keywords = "Cerebral Vascular Function, Fetal Alcohol Syndrome, Nitric Oxide, Oxidative Stress, Stroke",
author = "Cananzi, {Sergio G.} and Mayhan, {William G.}",
year = "2019",
month = "4",
doi = "10.1111/acer.13979",
language = "English (US)",
volume = "43",
pages = "607--616",
journal = "Alcoholism: Clinical and Experimental Research",
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T1 - In Utero Exposure to Alcohol Impairs Reactivity of Cerebral Arterioles and Increases Susceptibility of the Brain to Damage Following Ischemia/Reperfusion in Adulthood

AU - Cananzi, Sergio G.

AU - Mayhan, William G.

PY - 2019/4

Y1 - 2019/4

N2 - Background: Maternal consumption of alcohol produces abnormalities in the developing fetus and can contribute to an increased incidence of many cardiovascular-related diseases. The first goal of this study was to determine whether in utero exposure to alcohol influences reactivity of cerebral arterioles in adult (12 to 15 weeks old) rats. The second goal of this study was to examine whether in utero exposure to alcohol increased the susceptibility of the brain to damage following an ischemic event in adult rats. Methods: We fed Sprague Dawley dams a liquid diet with or without alcohol (3% ethanol) for the duration of their pregnancy (21 to 23 days). In the first series of studies, we examined reactivity of cerebral arterioles to endothelial nitric oxide synthase (eNOS)- (adenosine diphosphate [ADP]) and neuronal nitric oxide synthase (nNOS)-dependent N-methyl-D-aspartate (NMDA, and NOS-independent agonists in adult rats before and during application of l-NMMA. In another series of studies, we examined infarct volume following middle cerebral artery occlusion in adult offspring exposed to alcohol in utero. In both series of studies, we also determined the role for an increase in oxidative stress by feeding dams apocynin for the duration of their pregnancy. Results: We found that in utero exposure to alcohol reduced responses of cerebral arterioles to ADP and NMDA, but not to nitroglycerin in adult rats. In addition, treatment of the dams with apocynin prevented this impairment in cerebral vascular function. We also found that in utero exposure to alcohol worsened brain damage following ischemia/reperfusion in adult rats and that treatment of dams with apocynin prevented this increase in brain damage following ischemia/reperfusion. Conclusions: We suggest that our findings may have important implications for the pathogenesis of brain abnormalities associated with fetal alcohol exposure.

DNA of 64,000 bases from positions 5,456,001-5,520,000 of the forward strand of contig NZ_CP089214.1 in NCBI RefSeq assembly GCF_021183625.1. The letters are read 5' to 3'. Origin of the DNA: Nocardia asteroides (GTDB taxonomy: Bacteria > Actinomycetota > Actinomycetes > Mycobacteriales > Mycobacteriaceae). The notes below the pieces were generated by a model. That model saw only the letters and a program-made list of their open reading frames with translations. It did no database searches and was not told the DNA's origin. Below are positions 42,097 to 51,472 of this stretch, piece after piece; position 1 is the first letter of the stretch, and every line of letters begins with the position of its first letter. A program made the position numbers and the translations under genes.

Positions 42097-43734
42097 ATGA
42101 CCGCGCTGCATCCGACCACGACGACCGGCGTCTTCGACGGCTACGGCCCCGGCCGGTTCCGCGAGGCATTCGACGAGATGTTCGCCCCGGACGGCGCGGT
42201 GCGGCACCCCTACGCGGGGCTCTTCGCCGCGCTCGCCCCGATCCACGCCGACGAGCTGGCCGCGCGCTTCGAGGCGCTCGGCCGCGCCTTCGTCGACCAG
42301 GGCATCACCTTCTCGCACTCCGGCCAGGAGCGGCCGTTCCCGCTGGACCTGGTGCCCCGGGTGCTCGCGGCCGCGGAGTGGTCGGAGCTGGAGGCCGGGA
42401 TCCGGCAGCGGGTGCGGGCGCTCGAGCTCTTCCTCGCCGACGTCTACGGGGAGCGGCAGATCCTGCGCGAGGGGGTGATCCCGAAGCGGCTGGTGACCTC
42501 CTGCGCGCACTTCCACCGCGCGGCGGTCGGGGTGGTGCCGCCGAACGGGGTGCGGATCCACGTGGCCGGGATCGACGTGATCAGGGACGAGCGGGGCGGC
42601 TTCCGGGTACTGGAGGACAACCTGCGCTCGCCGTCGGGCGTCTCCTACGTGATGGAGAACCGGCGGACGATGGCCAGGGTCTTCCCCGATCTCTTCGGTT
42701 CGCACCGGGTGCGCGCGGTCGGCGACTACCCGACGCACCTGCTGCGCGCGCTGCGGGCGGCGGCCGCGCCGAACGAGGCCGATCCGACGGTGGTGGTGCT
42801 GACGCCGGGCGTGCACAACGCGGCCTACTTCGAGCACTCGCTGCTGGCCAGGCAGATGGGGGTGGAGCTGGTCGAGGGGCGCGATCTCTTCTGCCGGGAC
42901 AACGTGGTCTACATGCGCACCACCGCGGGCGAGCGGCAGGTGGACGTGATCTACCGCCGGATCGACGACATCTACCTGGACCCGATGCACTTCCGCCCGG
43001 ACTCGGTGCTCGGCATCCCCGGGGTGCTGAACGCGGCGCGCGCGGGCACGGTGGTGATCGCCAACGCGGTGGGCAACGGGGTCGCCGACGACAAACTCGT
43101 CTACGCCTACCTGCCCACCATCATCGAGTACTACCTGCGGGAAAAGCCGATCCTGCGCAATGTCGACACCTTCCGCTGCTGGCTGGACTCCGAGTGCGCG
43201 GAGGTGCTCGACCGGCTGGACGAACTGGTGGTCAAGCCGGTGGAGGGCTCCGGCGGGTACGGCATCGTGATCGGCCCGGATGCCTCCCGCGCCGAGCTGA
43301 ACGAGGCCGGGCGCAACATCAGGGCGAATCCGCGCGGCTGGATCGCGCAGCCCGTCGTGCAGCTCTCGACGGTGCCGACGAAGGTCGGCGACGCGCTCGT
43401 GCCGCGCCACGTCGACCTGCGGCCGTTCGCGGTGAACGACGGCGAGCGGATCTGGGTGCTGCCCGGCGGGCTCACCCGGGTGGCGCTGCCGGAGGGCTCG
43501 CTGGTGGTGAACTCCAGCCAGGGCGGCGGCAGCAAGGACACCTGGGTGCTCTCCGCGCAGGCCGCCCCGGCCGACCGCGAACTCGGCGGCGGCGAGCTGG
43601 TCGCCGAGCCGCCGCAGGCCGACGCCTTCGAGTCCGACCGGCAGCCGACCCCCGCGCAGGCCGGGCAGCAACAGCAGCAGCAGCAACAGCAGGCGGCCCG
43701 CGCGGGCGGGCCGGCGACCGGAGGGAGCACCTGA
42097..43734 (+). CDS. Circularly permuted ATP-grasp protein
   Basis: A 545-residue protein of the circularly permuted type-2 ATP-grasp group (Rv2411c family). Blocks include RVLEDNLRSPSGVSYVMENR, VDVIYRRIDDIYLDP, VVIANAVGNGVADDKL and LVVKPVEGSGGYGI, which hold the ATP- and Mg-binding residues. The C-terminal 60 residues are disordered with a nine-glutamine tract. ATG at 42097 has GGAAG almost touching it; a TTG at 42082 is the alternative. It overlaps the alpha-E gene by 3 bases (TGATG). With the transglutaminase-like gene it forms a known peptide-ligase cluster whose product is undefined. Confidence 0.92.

AB - Background: Maternal consumption of alcohol produces abnormalities in the developing fetus and can contribute to an increased incidence of many cardiovascular-related diseases. The first goal of this study was to determine whether in utero exposure to alcohol influences reactivity of cerebral arterioles in adult (12 to 15 weeks old) rats. The second goal of this study was to examine whether in utero exposure to alcohol increased the susceptibility of the brain to damage following an ischemic event in adult rats. Methods: We fed Sprague Dawley dams a liquid diet with or without alcohol (3% ethanol) for the duration of their pregnancy (21 to 23 days). In the first series of studies, we examined reactivity of cerebral arterioles to endothelial nitric oxide synthase (eNOS)- (adenosine diphosphate [ADP]) and neuronal nitric oxide synthase (nNOS)-dependent N-methyl-D-aspartate (NMDA, and NOS-independent agonists in adult rats before and during application of l-NMMA. In another series of studies, we examined infarct volume following middle cerebral artery occlusion in adult offspring exposed to alcohol in utero. In both series of studies, we also determined the role for an increase in oxidative stress by feeding dams apocynin for the duration of their pregnancy. Results: We found that in utero exposure to alcohol reduced responses of cerebral arterioles to ADP and NMDA, but not to nitroglycerin in adult rats. In addition, treatment of the dams with apocynin prevented this impairment in cerebral vascular function. We also found that in utero exposure to alcohol worsened brain damage following ischemia/reperfusion in adult rats and that treatment of dams with apocynin prevented this increase in brain damage following ischemia/reperfusion. Conclusions: We suggest that our findings may have important implications for the pathogenesis of brain abnormalities associated with fetal alcohol exposure.

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KW - Fetal Alcohol Syndrome

KW - Nitric Oxide

KW - Oxidative Stress